As I keep saying, there are many subtle world films that I don't connect to. This is simply because I have always watched it at a level of drama that is captivating. This deep and no deeper. Pampered by Kamal and Raja :-)

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  6. உங்கள் உரையாடல் படத்தில் வரும் கமல் சிவாஜி உரையாடலைப்போல மிக மிக அருமை. சும்மா சொக்கா சொன்ன பா!!

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  7. Responding with a mytakku-esque comment now.

    //There is a standalone shot of his naked leg getting into the slush. IIRC, there was even a slight slow-mo to stretch that moment. That was a deliberate frame that 'tells' something.//

    சக்ரவ்யூஹதுக்குள்ள போகற தருனத்தக் குரிக்கற மாதிரி ஒரு analogy ஒனு தோணுது. He does not come out of the slush innit? Immediately after this, he tells his father that he is not leaving the 'chakravyuha' and is staying back. Maybe it's just me.

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    1. It's difficult to disagree with Mahabharatha analogies because the peak-moments have a wide reach precisely because of their universal nature. So, whether or not it was an hat-tip to Abimanyu, it surely has the overlap you are talking about - getting into something he won't get out of.

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  8. liked it. good one. similar to what you have observed ? here is another beautiful one from Devar Magan - before the lengthy conversation begin between the father and the son. there is a standalone shot (check video between 3:37 to 3:38) showing two utensils having water one full & other half filled, this comes for two seconds as if to summarize the whole things to follow. a conversation between "Nirai Kudam" & "Kurai kudam". Sivaji (NK offers) talks about greater purpose of ones life & Kamal (KK gets it) being leave me attitude ....


    http://youtu.be/2Z0znY9x9mY


    -muthuganesh

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  9. PR, fantastic write-up and extremely interesting dialogue with Kalyan Raman! It made an engrossing reading, thanks to you two.

    I’d like to quote a few lines from an interview of Michael Slovis – Breaking Bad’s DOP – which I thought has some relevance to some of the points that you’ve made.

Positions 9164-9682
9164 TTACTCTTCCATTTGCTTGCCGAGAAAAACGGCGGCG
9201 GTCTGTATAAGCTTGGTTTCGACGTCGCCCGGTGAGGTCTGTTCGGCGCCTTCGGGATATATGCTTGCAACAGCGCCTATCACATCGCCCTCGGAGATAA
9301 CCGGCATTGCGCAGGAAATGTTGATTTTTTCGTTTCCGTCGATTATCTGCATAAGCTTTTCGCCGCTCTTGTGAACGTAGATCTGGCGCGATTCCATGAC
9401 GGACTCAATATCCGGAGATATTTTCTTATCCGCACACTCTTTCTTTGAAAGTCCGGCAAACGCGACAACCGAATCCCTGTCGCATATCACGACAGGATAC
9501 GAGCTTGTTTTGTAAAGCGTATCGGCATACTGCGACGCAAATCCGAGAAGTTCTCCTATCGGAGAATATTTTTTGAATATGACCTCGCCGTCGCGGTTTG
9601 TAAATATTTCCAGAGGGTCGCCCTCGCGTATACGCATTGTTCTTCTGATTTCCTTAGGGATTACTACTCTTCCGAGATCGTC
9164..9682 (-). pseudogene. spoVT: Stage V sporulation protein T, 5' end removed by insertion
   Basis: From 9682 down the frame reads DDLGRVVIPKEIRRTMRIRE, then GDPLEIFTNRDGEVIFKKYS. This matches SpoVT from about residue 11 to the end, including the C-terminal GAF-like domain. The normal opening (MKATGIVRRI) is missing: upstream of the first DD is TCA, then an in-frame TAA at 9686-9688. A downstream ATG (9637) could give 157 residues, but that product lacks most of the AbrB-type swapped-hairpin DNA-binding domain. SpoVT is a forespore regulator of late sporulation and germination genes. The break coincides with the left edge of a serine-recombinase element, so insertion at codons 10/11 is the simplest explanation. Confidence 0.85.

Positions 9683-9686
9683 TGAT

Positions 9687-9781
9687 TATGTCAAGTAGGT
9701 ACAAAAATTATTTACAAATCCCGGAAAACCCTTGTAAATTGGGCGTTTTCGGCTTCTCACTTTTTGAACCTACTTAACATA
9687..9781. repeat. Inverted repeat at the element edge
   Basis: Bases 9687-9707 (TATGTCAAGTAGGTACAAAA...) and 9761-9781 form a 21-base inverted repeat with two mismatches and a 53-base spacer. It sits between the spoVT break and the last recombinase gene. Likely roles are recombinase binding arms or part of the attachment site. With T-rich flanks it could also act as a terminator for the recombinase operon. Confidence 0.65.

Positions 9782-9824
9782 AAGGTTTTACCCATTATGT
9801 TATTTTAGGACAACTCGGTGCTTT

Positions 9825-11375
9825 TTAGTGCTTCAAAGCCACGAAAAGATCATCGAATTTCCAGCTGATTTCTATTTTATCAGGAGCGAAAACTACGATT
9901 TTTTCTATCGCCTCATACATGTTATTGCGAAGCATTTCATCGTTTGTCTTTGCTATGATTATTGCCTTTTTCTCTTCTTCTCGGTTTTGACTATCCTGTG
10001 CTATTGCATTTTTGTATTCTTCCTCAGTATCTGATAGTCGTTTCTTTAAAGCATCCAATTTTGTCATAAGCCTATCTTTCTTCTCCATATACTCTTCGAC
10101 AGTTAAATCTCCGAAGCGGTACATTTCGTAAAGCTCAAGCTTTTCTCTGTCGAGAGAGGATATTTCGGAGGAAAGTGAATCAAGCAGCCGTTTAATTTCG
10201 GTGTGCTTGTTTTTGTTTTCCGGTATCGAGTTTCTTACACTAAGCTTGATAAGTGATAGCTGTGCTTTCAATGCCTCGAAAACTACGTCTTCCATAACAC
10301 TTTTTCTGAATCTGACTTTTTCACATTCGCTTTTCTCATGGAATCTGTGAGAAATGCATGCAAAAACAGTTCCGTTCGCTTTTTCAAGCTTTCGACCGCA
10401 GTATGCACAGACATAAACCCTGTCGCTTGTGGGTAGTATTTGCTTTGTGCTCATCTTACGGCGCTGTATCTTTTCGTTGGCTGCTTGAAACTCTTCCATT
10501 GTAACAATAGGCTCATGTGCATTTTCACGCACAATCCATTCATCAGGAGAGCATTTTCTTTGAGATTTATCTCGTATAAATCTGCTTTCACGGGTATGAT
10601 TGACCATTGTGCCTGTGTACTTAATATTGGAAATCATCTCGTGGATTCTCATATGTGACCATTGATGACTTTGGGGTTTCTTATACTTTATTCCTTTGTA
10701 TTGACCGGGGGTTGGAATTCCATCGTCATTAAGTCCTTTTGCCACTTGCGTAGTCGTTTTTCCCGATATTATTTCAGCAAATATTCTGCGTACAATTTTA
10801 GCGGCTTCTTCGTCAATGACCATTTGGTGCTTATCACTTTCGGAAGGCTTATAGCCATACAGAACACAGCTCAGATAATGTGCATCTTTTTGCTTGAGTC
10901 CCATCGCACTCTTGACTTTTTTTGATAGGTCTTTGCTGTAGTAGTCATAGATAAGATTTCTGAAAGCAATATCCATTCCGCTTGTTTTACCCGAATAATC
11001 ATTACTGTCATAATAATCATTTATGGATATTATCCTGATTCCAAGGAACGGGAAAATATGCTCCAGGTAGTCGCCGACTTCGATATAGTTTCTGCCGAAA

On the style of cinematography for the show, he says:
    “I think one of the reasons the show works so well is that the visual language is inseparable from the show itself. The photography is an organic character that comes out of the story rather than being imposed on the story. So it’s honest in terms of elevating the story, or helping to nudge the story along.”

    (http://www.indiewire.com/article/television/michael-slovis-interview-breaking-bad-director-of-photography?page=1#articleHeaderPanel)


    And speaking about ‘guest directors’ on the show and their role:

    In many ways, since you are the visual stylist on every episode, you are sort of the auteur more than directors themselves. What is your relationship with the various directors? Are you working with them in the storyboarding process? How much guidance are you giving them versus they coming to ideas with you?
    The important thing to remember in episodic television is that the people who direct are called guest directors. When they come in, they are guests. If they know how to be a good guest, they don’t insist on anything. I’ve had one or two directors come in, and go, “Listen, I’m gonna show you guys how to do it. You’ve got a great show here, but, let me show you how to do it.” Those guys haven’t been asked back, and they will never be asked back on any show.
    Let’s say I’m a guest director on "Law and Order: SVU." I don’t go in and tell them what to do. I watch the shows, do my homework, look at the language of the shows that they’re telling, and try to fit it in. And if I have a question, I ask. I say, “I have this idea for a shot, what do you think?” And that’s how people do it.
    Now, on Breaking Bad, I am kind of the last word on the set for the look of the show. And I’m very open. We don’t have rules there. Our rule is to tell the story honestly -- that’s our credo. We don’t say, “You must tell it in long shots, You must tell it in wide shots, You must tell it in close-ups, you must do this..." What we do say, if that you must get to the essence of the story, and tell it organically.
    When you do something like that, then it kind of rolls off of the screen. It doesn’t feel like the photography is a separate job from the writing or the acting or the art directing or the makeup. Everything feels of a piece, and that’s the best compliment you can pay to any visual artists, I think -- hen it all feels like it belongs there.

    (http://www.indiewire.com/article/television/michael-slovis-interview-breaking-bad-director-of-photography?page=2#articleHeaderPanel)

    Although this can’t be directly compared to films, I’d like to imagine that in films written by Kamal, the ideas, vision and its execution, this ‘process’ can be roughly be looked at the same way. I believe, the man writes, narrates and communicates his vision to every important member in the film and then the role of the ‘director’ is probably to simply facilitate the execution of this, while working within the vision and guidance.

    - KV

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    1. Welcome to these parts KV :-)
      Glad you liked it.

      Thanks for the BB DoP intree. I must watch this show which is being recommended by many many.